Master of Things
Affecto Finland Oy
During the last year I have had the privilege to discuss with several large and small companies about digitalization, internet of things, industrial internet or advanced analytics – with name of the topic varying from company to company. In these discussions, the biggest challenge has often been in defining the meaning of the topic for company’s business.
Unfortunately there is no single answer. There are plenty of success stories from all corners of the world on how others have realized the possibilities of digitalization. But the significance of digitalization must be realized in every organization separately. Improving or optimizing current operations or increasing safety might be essential to some. For others, asking what is the value delivered to the customer and how could we serve the customer better is more important. Perhaps digitalisation changes company’s business model by enabling them to sell their products to the customer as a service? Or perhaps the company can respond to the customer needs better by doing closer co-operation with its current or new partners. Reading case studies from other companies can trigger the imagination, but copying solutions from other companies seldom work as such.
Time spent by creative people often results in new insights and directions stating how things could work in the future in totally new ways. These visions are important to establish a goal to aim at. However, too often the innovative ideas make nice Powerpoint presentations, but nothing more. Following the Lean-thinking, even a small improvement in production brings more value to the customer than a grand idea written on a Powerpoint.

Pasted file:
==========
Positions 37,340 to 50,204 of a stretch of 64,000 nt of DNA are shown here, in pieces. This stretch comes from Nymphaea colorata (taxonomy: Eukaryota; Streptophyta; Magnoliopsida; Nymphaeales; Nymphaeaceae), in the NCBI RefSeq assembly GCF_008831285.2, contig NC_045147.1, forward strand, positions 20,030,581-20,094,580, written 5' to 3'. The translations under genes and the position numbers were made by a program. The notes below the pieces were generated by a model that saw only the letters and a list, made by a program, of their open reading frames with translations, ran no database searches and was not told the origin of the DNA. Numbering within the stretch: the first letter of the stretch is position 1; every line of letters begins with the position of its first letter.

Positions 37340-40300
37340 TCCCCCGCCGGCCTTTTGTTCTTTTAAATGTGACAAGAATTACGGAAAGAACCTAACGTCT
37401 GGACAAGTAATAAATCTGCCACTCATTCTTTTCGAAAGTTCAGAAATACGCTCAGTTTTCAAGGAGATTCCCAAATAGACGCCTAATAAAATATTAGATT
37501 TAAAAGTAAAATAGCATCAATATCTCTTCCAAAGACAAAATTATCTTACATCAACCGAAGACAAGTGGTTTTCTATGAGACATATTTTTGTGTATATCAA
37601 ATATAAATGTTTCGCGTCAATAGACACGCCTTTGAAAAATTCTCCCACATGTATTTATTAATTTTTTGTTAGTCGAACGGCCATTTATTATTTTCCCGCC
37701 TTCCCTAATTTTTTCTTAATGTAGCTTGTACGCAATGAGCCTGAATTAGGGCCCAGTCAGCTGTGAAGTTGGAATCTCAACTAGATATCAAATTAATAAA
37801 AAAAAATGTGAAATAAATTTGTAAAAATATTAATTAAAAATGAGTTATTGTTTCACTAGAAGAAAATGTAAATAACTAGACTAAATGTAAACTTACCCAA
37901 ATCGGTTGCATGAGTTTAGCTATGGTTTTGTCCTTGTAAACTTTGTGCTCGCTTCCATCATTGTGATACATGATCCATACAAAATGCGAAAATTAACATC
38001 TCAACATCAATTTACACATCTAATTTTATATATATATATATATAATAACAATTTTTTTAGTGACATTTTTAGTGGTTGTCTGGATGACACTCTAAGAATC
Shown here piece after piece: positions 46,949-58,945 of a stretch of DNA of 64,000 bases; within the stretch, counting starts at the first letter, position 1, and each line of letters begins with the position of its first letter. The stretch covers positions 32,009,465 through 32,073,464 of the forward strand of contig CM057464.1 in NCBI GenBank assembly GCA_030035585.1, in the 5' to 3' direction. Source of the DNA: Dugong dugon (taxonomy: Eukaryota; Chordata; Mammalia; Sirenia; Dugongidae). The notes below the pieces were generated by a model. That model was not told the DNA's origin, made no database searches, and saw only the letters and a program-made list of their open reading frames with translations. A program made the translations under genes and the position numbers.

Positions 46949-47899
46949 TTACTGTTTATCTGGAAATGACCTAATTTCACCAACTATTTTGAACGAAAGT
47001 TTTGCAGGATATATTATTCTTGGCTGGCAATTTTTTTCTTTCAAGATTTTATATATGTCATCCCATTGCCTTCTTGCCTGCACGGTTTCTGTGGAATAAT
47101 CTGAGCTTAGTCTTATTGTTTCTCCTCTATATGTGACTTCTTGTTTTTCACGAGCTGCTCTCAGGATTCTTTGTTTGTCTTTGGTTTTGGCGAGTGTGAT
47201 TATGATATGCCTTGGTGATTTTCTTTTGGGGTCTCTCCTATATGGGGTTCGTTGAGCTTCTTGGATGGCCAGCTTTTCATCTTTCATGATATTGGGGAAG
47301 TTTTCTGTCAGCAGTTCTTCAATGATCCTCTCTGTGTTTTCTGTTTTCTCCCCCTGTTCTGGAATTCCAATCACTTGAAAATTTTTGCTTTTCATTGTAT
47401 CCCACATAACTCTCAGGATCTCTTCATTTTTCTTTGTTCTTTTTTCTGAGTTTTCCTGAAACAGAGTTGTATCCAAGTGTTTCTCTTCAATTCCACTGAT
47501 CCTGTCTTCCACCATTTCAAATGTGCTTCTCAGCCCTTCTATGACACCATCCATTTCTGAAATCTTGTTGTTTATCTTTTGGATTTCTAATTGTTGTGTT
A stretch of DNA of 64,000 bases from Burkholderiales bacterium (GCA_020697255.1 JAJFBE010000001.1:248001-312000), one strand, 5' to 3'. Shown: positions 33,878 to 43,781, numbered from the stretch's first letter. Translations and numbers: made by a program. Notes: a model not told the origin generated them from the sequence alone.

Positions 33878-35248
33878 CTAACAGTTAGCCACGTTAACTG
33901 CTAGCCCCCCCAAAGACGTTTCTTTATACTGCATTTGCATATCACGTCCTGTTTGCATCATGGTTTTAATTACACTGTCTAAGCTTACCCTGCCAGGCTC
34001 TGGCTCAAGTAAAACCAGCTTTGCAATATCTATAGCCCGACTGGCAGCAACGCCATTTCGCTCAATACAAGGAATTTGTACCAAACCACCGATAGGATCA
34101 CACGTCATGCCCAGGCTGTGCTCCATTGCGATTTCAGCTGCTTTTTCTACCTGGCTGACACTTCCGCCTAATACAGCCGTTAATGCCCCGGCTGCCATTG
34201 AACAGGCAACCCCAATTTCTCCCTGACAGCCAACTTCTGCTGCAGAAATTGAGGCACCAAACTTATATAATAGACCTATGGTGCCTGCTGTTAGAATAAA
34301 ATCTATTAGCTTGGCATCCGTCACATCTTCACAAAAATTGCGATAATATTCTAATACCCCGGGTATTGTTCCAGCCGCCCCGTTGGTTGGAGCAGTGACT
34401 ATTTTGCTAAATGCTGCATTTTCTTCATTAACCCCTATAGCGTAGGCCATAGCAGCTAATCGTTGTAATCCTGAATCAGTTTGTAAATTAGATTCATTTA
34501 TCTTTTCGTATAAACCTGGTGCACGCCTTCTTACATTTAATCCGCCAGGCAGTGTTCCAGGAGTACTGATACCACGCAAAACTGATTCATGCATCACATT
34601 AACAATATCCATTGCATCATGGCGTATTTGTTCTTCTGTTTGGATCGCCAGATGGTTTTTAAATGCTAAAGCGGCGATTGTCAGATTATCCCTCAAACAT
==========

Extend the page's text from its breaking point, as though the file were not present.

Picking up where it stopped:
I recommend to challenge employees, customers or partners by asking them to identify a specific thing, which when solved or improved, would deliver an immediate benefit to the customer and the business. Usually a small group of people can come up with 5-10 ideas immediately. From these we can pick one and test its feasibility. In the case of Affecto, the experimenting often revolves around data – we can take for example a static set of data from the customer and study whether the data answers our customer’s business question or not. Or we can build a model based on the data to predict a phenomenon that is interesting to our customer and estimate how accurately the model works. When data analysis has verified what we can achieve based on the data at hand, it is easier to decide whether the idea is worth investing and risks are significantly smaller. Alternatively, the result of the analysis may state that the currently collected data is not sufficient for intended use. Failure has value in itself, as it directs you to focus first on something else. This is why it is important that the experiments are carried out small, with low cost and risk.
The good news is that enabling technology is here and supports fast prototyping. For example, the Oliotalo ORM technology is an easy way to create connected assets and start benefitting from analytics. The other good news is that the cost of such experimenting is low: what was not affordable yesterday, will be tomorrow. Let’s roll up the sleeves and start experimenting!